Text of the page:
The electronic control system backup & redundant steering (SBW) uses multiple motor controllers at the actuator (steering mechanism) to achieve redundancy. At the steering wheel, multiple sensors are arranged to enable the redundancy of the input signal. Therefore, it can completely remove the mechanical connection between the steering wheel and steering gear. On this basis, it is possible for autonomous vehicles to let the steering wheel extend or retract, which can diversify the layout of the cockpit.
4. SBW will see mass production in 2022-2023, with Bosch and Mando taking the lead in layout
Currently, SBW is still dominated by foreign companies. Bosch, Mando, JTEKT, Nexteer, Schaeffler, etc. have taken the lead in the layout, and they will conduct mass production in 2022-2023.
Bosch will launch SBW- Motor Redundant Backup System in 2023
Bosch adopts the redundant backup technology roadmap for the electronic control system. Its Steer-by-Wire system was first unveiled at the 2019 Shanghai Auto Show, but the product is expected to be applied in 2023.
Mando will mass-produce Steer-by-Wire products in 2022
In January 2021, Mando unveiled its new vision based on safety and freedom, the “Freedom in Mobility”, at CES 2021. Under this vision, Mando demonstrated the “x-by-Wire” technology including Mando’s BbW (Brake-by-Wire) and SbW (Steer-by-Wire)
Mando built its SbW on a redundant E/E architecture and it can be continuously upgraded. It will be mass-produced at the Opelika plant in Alabama, North America, at first, in 2022.
On the whole, companies that deploy Brake-by-Wire and Steer-by-Wire simultaneously are more likely to provide users with integrated Chassis-by-Wire solutions, and will grab more lucrative opportunities before autonomous driving is implemented. At present, such companies include Bosch, CNXMotion (a joint venture between Continental and Nexteer), ZF, Mando and other foreign companies, as well as Chinese companies like NASN.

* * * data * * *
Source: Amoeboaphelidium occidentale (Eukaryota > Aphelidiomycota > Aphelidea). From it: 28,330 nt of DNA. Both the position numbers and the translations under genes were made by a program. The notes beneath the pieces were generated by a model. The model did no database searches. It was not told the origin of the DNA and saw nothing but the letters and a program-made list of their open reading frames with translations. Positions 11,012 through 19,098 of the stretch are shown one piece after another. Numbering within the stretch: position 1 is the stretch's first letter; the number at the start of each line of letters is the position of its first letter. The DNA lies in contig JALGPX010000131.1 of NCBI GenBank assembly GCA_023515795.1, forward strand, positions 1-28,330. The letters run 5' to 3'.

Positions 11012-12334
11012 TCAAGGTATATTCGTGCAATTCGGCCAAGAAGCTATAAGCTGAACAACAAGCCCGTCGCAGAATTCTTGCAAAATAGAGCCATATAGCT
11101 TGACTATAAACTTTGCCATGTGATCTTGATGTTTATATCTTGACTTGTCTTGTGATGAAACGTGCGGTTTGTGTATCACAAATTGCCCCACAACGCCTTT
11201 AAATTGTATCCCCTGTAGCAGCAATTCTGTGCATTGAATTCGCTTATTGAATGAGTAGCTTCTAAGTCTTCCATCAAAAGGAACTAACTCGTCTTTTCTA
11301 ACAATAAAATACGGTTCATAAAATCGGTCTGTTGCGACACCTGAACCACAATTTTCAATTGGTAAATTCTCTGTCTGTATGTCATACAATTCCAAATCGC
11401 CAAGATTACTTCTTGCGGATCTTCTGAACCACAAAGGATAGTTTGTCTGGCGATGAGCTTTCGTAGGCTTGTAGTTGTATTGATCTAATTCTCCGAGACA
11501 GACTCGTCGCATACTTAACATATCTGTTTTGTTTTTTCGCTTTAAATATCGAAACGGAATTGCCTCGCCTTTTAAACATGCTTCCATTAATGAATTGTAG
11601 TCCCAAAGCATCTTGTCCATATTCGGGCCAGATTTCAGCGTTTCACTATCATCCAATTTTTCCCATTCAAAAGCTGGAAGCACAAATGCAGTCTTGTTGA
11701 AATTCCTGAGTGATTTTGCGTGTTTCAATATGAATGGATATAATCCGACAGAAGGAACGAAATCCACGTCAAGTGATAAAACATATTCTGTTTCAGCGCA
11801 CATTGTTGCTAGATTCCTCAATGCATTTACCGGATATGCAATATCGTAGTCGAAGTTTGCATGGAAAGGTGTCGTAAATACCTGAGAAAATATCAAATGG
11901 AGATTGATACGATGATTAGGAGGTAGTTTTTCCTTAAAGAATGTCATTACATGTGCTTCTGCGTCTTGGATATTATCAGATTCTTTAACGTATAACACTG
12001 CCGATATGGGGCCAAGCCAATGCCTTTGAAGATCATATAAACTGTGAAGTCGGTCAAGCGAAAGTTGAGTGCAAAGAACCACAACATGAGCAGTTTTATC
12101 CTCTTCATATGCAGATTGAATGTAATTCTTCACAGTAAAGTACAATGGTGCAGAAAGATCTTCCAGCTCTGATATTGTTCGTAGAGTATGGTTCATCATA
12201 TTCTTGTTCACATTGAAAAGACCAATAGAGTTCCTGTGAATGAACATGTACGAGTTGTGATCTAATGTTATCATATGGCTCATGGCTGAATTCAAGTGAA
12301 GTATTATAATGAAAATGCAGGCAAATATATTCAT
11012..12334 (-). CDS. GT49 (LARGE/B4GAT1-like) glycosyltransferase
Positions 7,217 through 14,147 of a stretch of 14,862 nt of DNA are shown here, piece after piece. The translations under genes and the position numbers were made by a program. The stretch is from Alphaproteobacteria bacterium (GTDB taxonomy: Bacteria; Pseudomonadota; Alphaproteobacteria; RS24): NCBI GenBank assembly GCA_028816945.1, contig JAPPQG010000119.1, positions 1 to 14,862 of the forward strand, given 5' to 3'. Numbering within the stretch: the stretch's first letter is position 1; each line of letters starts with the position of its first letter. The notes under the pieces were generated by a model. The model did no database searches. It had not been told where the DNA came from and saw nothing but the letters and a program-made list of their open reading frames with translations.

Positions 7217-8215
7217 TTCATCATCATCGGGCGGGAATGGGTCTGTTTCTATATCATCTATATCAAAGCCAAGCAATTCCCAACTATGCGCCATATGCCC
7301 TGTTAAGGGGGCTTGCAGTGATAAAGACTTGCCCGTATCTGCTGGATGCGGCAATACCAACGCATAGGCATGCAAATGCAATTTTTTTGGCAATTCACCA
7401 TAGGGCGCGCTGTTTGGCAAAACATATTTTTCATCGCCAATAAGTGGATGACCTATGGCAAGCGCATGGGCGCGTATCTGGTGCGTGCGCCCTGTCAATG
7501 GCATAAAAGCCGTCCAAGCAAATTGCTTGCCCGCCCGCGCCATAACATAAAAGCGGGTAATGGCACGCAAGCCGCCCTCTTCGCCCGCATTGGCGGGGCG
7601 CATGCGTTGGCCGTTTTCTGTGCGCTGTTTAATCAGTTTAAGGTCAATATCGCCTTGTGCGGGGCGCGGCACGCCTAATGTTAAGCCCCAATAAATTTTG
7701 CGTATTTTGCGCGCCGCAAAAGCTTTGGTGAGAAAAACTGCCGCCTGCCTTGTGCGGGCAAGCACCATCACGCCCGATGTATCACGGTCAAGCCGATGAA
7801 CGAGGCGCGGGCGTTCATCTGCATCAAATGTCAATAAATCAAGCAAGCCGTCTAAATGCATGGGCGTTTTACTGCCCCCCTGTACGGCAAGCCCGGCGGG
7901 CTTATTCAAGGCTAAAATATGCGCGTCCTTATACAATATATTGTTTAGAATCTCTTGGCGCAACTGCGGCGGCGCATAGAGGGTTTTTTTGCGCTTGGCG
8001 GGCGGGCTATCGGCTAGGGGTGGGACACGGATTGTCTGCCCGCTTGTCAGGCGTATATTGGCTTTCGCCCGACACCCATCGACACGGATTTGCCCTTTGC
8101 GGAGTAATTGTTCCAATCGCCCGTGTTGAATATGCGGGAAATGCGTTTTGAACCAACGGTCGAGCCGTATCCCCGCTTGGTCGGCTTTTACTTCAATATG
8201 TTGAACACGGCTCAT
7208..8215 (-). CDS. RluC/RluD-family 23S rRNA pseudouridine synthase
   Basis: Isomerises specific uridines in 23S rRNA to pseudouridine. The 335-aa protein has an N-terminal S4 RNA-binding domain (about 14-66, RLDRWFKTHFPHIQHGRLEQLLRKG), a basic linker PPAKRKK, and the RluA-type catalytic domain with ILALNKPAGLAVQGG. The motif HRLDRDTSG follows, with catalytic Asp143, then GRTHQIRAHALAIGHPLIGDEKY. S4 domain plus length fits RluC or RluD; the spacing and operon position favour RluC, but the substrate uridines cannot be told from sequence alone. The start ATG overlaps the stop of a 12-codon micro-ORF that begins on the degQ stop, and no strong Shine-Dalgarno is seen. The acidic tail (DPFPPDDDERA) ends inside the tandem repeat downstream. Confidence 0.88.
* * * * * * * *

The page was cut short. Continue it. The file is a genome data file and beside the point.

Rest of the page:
In addition, China-based Great Wall Motor has also started its layout. It conducts independent research and development of Brake-by-Wire and Steer-by-Wire through its two subsidiaries, EA Chassis and HYCET. In 2023, Great Wall Motor will commercialize smart Chassis-by-Wire which integrates a new EEA, Steer-by-Wire, Brake-by-Wire, Shift-by-Wire, Throttle-by-Wire and Suspension-by-Wire to dabble in L4 autonomous driving.
1.1 Vehicle Structure and Role of Chassis
1.2 Chassis Structure and Operating Principle of ICE Vehicles
1.3 Demand of Smart Cars for Chassis Systems
1.4 New Features of Chassis-by-Wire
2. Chassis-by-Wire Market
2.1 Chassis-by-Wire Structure
2.2 Five Systems of Chassis-by-Wire
2.3 Status Quo of Domestic Chassis-by-Wire Industry
2.4 Policies for Brake-by-Wire and Steer-by-Wire
2.5 Steer-by-Wire Market
2.5.1 Development History of Steer-by-Wire
2.5.2 Classification of Steer-by-Wire
2.5.3 Steer-by-Wire Installation
2.5.4 Steer-by-Wire R&D and Supply of Major Suppliers
2.6 Brake-by-Wire Market
2.6.1 Development History of Brake-by-Wire
2.6.2 Classification of Brake-by-Wire
2.6.3 Electronic Hydraulic Brake (EHB)
2.6.4 Comparison between Brake-by-Wire Products
2.6.5 Applied Scenarios of Brake-by-Wire
2.6.6 Brake-by-Wire Configurations and Competitive Landscape in China
2.6.7 Main Models with Brake-by-Wire and Suppliers in China
2.6.8 Brake-by-Wire R&D and Supply of Major Suppliers